January 28, 2019
The source of the above quote (a Canadian called T. Harv Eker) would generally not be my “go to” person for life advice but I think he might have a point. The last 60 years or so has demonstrated that economies designed to manage the wealth and income of individuals do not work. At the same time the spread of systems which facilitate reward for productive work and initiative has made an unprecedented positive impact on the quality of life across most of the globe (sorry North Korea).
At the individual level within our nation the mind-boggling disparities in wealth between the richest and the poorest should not obscure the fact that the expected basic standard of living is way higher than in the past. Even the recent “lost years” for wage growth occurred at a time when the technology affordable for the everyday person significantly enriched our options for personal communication and the use of discretionary time. Nobody was talking about monitoring screen time twenty years ago.
Of course, the rich continue to be a fascinating topic. They are good group to bash if you are a populist politician. They make for seductive subject matter if you want to sell content in the media. Most of all they are always going to attract envy, with the occasional dash of admiration thrown in. The recent $238 million purchase of an apartment by billionaire hedge fund manager, Ken Griffin, is a case in point (incidentally he was apparently just looking for a place to stay whenever he happens to be in Manhattan). This story merited two articles in the Wall Street Journal.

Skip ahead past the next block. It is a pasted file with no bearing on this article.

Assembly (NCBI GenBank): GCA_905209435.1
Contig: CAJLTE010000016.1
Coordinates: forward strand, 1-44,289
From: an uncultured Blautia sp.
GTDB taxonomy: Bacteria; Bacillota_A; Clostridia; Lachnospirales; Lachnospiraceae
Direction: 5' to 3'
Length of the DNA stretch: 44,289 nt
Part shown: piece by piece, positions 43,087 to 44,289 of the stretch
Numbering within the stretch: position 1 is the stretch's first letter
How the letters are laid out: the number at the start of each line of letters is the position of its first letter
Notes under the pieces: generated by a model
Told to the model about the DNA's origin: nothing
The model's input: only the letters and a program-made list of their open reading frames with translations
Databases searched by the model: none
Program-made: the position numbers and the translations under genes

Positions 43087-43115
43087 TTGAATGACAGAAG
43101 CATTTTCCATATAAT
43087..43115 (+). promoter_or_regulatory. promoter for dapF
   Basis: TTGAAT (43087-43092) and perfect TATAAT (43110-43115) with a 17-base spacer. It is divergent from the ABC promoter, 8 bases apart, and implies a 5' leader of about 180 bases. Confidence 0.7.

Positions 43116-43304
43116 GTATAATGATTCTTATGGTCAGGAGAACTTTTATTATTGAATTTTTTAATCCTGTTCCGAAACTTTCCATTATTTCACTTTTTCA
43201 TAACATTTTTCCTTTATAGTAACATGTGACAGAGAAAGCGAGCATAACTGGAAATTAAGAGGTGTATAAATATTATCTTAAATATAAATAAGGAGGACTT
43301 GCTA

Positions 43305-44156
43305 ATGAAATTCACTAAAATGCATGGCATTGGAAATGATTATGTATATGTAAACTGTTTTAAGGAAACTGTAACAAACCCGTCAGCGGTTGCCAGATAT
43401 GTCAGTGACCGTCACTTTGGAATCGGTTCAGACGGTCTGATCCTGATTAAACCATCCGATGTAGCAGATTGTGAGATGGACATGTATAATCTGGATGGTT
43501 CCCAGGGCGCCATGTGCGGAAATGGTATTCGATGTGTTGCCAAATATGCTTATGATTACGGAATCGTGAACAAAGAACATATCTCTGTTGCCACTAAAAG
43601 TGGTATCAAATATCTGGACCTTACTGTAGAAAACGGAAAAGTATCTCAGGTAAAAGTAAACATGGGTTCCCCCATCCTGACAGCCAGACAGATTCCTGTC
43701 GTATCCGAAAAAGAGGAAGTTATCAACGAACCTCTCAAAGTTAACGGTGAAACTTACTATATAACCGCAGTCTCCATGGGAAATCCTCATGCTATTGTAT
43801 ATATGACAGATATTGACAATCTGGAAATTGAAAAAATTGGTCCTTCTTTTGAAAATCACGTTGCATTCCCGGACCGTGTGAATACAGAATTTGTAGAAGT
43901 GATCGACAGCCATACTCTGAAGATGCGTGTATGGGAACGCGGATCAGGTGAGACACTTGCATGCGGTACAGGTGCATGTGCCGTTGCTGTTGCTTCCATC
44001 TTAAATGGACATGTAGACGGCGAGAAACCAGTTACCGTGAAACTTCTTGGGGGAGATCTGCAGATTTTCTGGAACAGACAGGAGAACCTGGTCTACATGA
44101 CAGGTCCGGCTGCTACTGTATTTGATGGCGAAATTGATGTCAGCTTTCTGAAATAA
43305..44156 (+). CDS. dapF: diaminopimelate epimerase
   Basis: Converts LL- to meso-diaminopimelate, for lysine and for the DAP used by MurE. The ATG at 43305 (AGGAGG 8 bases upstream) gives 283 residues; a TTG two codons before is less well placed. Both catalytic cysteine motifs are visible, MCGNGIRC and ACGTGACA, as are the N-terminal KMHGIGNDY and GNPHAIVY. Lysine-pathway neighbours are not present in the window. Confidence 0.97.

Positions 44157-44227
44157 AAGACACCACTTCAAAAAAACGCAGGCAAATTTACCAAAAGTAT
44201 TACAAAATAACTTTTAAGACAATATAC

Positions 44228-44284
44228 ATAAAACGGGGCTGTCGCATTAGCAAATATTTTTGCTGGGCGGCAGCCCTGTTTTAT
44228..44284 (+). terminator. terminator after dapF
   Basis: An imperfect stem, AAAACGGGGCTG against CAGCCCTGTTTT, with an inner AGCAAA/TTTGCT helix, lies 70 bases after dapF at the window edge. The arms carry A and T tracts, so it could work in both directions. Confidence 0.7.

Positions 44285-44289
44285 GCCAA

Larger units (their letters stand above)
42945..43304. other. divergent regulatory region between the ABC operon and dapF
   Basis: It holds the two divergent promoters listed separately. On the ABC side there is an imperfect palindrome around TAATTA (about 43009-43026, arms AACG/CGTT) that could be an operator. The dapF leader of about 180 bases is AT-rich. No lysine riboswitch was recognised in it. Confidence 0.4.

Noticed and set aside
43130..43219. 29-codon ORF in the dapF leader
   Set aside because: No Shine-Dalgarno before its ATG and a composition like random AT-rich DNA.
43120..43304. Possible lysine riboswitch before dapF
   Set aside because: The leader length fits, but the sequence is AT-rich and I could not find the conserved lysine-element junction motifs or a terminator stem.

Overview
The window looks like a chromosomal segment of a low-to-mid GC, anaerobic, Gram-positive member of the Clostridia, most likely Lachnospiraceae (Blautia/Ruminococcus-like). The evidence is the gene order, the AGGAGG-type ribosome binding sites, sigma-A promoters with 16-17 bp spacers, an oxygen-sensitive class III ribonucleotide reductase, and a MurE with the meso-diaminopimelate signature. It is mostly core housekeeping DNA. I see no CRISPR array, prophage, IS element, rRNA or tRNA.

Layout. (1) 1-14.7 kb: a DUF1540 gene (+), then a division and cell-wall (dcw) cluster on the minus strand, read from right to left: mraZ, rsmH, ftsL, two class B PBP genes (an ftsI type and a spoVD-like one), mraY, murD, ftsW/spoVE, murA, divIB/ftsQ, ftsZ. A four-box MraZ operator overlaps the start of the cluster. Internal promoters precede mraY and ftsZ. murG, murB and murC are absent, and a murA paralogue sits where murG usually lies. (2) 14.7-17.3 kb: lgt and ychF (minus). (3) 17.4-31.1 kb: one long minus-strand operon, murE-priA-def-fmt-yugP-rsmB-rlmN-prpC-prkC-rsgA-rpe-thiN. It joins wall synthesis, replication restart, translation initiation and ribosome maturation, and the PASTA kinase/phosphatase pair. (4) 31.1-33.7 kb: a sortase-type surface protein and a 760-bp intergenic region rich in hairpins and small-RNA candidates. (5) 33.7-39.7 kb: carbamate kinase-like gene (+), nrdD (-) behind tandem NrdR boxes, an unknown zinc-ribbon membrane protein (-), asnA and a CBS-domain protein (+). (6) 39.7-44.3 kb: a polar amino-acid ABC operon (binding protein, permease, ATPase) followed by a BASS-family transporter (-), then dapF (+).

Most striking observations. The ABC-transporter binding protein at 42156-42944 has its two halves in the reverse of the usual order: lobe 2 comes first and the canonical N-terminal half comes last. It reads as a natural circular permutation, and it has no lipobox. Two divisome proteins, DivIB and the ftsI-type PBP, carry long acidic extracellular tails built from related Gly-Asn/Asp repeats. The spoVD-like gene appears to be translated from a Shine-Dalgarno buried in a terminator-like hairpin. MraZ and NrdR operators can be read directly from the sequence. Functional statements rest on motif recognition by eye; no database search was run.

The oddest thing about this fascination for me is that rich people are just people after all. Any “differentiators” come down to attitudes and how they use their time. According to Eker, key characteristics of rich people include choosing to be in control of their success, thinking big, committing to attaining wealth, playing to win, and not being derailed by problems. There are other writers on this topic that will add the behaviors of hard work, being highly focused, and adopting a thrifty lifestyle (especially during the accumulation phase).
We tend to spend too much time expending negative energy in reaction to seeing that others have more than us. Moreover, we differentiate between the good wealthy (typically entertainers and athletes) and the bad wealthy (which obviously includes anyone with finance or bank included in their resume). The good wealthy category is particularly strange, but maybe it comes from a direct appreciation that an athlete is doing something that we know we cannot do. There is no such assessment of an investment banker who is presumed to have raked in his or her money with scarce an ounce of skill or effort.
So, I am happy to propose a toast to the rich. May they live long and prosper, and may the category of the wealthy be joined by many new people in the future.